But let’s return to the first case: Paul Manafort’s lawsuit against the Department of Justice, Deputy Attorney General Rod Rosenstein, and Special Counsel Robert Mueller for overstepping their authority. It’s a long shot, given that Manafort has been charged with 12 violations of the law, an admittedly dramatic beefing up by Mueller’s team of what are essentially charges of money laundering and lying. And what is essentially a result of failing to register as a foreign agent, a crime that is usually dealt with by requiring the offending party (often lobbyists) to duly register. Not this time however.

Does Manafort’s past list of clients provoke at the very least uneasiness on the part of most of us? Of course. Do the charges against Manafort have anything to do with any possible collusion between the Trump campaign and Putin’s regime in Moscow? Not so far. And that’s essentially Manafort´s legal strategy apparently. The order signed by Rod Rosenstein back on May 5, 2017 is now being attacked in Manafort’s lawsuit as too broad, seeing it in part says:

(b) The Special Counsel is authorized to conduct the investigation confirmed by then-FBI Director James B. Comey in testimony before the House Permanent Select Committee on Intellligence on March 20, 2017, including:

(i) any links and/or coordination between the Russian government and individuals associated with the campaign of President Donald Trump; and

(ii) any matters that arose or may arise directly from the investigation; and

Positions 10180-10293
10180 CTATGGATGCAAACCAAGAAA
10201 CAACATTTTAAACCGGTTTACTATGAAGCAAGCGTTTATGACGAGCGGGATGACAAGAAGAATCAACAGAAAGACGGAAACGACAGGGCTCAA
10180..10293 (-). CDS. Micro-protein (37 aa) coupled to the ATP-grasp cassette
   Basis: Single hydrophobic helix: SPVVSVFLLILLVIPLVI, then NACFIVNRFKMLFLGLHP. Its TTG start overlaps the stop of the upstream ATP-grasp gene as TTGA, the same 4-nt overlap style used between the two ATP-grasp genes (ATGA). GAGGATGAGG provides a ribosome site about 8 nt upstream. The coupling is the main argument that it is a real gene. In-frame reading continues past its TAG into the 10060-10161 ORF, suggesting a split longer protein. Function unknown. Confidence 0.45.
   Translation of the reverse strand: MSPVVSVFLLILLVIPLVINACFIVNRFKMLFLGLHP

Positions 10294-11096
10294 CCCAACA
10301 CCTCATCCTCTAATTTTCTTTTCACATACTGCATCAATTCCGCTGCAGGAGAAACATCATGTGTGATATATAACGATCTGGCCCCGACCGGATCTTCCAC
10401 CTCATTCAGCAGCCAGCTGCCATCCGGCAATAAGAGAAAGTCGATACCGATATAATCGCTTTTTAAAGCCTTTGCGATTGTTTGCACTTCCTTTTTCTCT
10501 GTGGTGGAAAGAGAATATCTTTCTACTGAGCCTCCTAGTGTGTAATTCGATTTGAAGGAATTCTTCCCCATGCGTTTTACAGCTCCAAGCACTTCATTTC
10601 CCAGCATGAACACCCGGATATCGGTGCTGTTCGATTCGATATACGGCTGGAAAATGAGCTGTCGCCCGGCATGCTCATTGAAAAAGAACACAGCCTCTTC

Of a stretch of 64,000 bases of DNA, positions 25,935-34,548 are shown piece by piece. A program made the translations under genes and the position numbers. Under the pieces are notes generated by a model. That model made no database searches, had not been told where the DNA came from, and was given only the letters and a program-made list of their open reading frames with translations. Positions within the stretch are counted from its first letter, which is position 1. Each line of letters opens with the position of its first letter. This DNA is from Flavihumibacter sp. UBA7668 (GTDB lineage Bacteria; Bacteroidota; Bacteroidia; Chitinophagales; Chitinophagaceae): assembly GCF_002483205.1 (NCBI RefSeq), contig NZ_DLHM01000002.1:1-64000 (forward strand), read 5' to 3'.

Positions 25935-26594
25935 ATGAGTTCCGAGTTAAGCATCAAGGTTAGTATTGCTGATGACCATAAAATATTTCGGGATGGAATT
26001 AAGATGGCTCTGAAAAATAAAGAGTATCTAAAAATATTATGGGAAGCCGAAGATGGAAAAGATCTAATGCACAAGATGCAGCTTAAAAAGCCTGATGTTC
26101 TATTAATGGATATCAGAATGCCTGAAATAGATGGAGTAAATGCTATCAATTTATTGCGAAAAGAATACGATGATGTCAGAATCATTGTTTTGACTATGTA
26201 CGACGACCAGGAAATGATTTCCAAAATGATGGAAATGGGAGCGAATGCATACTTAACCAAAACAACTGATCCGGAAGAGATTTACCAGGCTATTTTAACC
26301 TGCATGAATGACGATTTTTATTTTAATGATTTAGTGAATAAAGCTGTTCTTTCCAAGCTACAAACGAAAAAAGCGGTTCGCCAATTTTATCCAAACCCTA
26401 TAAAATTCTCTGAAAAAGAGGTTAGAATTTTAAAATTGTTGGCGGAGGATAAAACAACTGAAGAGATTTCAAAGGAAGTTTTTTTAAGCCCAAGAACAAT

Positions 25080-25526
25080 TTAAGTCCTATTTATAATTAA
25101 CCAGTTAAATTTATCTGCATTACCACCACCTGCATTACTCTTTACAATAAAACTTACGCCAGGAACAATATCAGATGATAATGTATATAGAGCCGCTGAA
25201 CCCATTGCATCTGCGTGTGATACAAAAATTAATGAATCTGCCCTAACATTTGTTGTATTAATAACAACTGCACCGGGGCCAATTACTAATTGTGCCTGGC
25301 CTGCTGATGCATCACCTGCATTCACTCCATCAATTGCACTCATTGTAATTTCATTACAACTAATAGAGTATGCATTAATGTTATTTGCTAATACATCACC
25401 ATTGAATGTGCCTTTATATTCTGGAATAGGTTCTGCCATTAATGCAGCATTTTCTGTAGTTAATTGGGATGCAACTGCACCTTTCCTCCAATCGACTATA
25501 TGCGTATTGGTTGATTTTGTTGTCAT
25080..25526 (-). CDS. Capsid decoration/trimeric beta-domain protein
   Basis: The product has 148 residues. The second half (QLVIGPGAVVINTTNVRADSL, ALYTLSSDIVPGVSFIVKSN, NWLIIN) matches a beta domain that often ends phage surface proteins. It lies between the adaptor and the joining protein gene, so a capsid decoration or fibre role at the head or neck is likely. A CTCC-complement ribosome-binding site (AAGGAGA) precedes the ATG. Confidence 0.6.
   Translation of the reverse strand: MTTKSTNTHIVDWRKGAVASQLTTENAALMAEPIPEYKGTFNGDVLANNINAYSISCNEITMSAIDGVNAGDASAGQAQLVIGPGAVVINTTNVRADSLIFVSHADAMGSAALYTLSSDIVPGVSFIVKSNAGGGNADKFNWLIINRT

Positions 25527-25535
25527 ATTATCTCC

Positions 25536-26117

(iii) any other matters within the scope of 28 C.F.R. 600.4(a).

(c) If the Special Counsel believes it is necessary and appropriate, the Special Counsel is authorized to prosecute federal crimes arising from the investigation of these matters.

It’s parts (ii) and (iii) of (b) and (c) which may prove to be most damaging for Paul Manafort, seeing that the order basically allows Mueller’s team free range to dig into financial transactions of any sort that they deem of interest. Not sure Manafort is keen on that.

Yes, (b) (ii) and (iii), and (c) are fishing expeditions for the most part. Is that appropriate for a special counsel? The courts will decide and so far opinion has been dismissive of Manafort’s lawsuit. But it will be interesting to see how the courts rule and what their rulings might imply about a special counsel’s reach in general.

On the other hand why bother with details of lawsuits concerning special counsels and deputy AG’s when you have Steve “Fire and Fury” Bannon using the T word in Michael Wolff’s soon to be released book? One can imagine the curious mixture of wonder, glee and apprehension in Democrat (and Special Counsel) circles …

How do we spin this without seeming like Nazi-loving alt-right white supremacists?

The specific quote in question that apparently infuriated the president is the one where Bannon tells Wolff that Donald Jr, Jared Kushner, and Manafort should have high-tailed it to the FBI as soon as they finished their meeting with Natalia Veselnitskaya and Rinat Akhmetshin. Because they didn’t, and because – according to Wolff’s book – Bannon thought they would have loved to set up a meeting with Trump right there and then, they therefore engaged in a “treasonous” act.

So. The President is furious with Bannon. Some Never Trumpers like David French are proud of the President’s angry dismissal of all things Bannon. And Steve Bannon himself may find himself at the receiving end of a subpoena ordering him to appear before Mueller’s investigators.

Is the Mueller investigation metastasizing into vicious and petty inter-party and intra-party partisan dueling? Or is Steve Bannon potentially an important witness now? Or is he just a disruptive and opinionated outsider as far as the Russia Probes are concerned?